It is with great sadness
that we announce the passing of Colin Cooper, Editor of Classical Guitar magazine in London. Colin was a pervasive voice
in the guitar world, regularly interviewing artists and writing columns for Classical Guitar. He suffered a massive
stroke on the evening of August 24, 2012 and was rushed immediately to the
hospital. Colin died shortly after with his family at his side. More details
regarding funeral services are forthcoming.
Born in Birkenhead, England
in 1926, Colin Cooper was a WWII veteran, an amateur violinist, a playwright
and novelist, an avid golfer, and a guitarist. He worked for a steel
construction company after he was released from military service in 1947 while
beginning his career as a writer. Fascinated by human dialogue, he settled into
playwriting and wrote various dramas for BBC radio while working on his novels.
Colin first encountered the
guitar through the BBC's airplay of Segovia's early recordings. He
began teaching himself guitar in 1962 as a break from long hours at the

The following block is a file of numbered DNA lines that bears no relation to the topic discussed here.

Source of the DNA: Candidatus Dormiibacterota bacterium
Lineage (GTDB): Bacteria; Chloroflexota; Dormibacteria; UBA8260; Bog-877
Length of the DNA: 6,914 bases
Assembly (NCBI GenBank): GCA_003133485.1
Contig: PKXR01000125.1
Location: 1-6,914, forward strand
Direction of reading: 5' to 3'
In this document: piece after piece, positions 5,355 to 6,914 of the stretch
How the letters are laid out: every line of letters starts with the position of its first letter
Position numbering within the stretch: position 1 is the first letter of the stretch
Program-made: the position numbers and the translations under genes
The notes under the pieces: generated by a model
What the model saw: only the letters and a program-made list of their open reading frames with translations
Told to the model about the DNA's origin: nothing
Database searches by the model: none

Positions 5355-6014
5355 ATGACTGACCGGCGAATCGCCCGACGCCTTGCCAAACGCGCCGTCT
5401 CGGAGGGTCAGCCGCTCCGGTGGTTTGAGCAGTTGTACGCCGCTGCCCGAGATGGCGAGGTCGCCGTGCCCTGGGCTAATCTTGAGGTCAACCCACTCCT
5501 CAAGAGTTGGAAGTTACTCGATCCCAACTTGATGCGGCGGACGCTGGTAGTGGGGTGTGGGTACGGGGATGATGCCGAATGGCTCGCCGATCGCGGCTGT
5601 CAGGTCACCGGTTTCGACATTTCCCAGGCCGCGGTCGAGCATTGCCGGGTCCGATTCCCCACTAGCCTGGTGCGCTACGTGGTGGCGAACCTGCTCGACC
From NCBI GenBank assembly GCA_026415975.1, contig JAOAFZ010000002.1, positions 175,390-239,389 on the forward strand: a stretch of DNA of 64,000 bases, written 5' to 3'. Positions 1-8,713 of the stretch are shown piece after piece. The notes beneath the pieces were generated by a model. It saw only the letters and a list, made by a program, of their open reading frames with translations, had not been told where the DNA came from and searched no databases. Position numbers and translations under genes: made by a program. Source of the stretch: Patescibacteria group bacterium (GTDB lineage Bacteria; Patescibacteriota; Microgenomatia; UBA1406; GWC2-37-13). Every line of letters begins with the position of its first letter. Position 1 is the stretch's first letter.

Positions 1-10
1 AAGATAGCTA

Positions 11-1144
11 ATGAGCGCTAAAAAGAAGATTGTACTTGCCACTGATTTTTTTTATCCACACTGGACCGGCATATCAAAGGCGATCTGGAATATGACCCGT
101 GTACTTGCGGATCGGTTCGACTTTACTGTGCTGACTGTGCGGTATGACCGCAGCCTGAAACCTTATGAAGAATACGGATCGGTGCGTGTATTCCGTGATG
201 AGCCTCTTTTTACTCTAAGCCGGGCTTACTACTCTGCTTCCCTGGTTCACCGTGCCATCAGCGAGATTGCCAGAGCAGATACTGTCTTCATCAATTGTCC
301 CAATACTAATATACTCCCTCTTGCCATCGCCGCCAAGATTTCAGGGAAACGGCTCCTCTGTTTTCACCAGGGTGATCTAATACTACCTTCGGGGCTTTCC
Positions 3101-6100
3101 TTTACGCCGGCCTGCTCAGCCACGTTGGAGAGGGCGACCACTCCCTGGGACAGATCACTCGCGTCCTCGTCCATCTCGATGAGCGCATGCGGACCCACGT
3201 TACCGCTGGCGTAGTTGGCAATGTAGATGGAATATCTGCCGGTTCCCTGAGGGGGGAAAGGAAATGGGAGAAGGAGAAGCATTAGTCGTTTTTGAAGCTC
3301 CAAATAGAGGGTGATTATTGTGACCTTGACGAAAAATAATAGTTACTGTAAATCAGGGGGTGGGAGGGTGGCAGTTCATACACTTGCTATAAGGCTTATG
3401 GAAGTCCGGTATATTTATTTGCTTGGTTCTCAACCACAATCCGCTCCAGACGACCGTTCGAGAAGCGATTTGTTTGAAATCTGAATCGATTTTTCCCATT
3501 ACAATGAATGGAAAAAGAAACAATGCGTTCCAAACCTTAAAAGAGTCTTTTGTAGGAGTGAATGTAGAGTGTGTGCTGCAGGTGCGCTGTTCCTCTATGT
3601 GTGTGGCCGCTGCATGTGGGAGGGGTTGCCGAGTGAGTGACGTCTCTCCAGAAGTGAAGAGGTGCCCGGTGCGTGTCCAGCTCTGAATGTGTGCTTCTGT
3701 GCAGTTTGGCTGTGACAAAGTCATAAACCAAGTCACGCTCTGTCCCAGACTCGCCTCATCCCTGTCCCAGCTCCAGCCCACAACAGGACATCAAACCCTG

typewriter, and later took lessons with Dave Alcock and George Clinton. He
eventually began teaching guitar himself, both privately and at the London
Education Authority's Adult Education. In 1972, Colin and George Clinton founded Guitar magazine. Around the same time, Colin started a printing business called Alley Press, wrote a monthly column
for the Japanese guitar magazine, Gendai
Guitar, and continued teaching.
In 1982, Colin became full-time News Editor for Classical Guitar, a new magazine which he joined Maurice Summerfield in founding. Colin devoted himself to this
endeavor with all his energy, along with his fellow colleagues John Duarte,
Graham Wade, Neil Smith, and Harvey Hope. He was called on frequently as an
adjudicator at international guitar competitions; he also lectured on British
guitar history and continued teaching while working for the magazine. He once
wrote, "It might be fair to say that I am a writer who was seduced by the
power of music and became its servant rather than its master."
At the age of 82, Colin
wrote his first book about music, Did
They Like Me?, published by Doberman-Yppan in Montreal. He is survived by
his wife Maureen, his two sons, Dan and Ben, and his grandson Joe.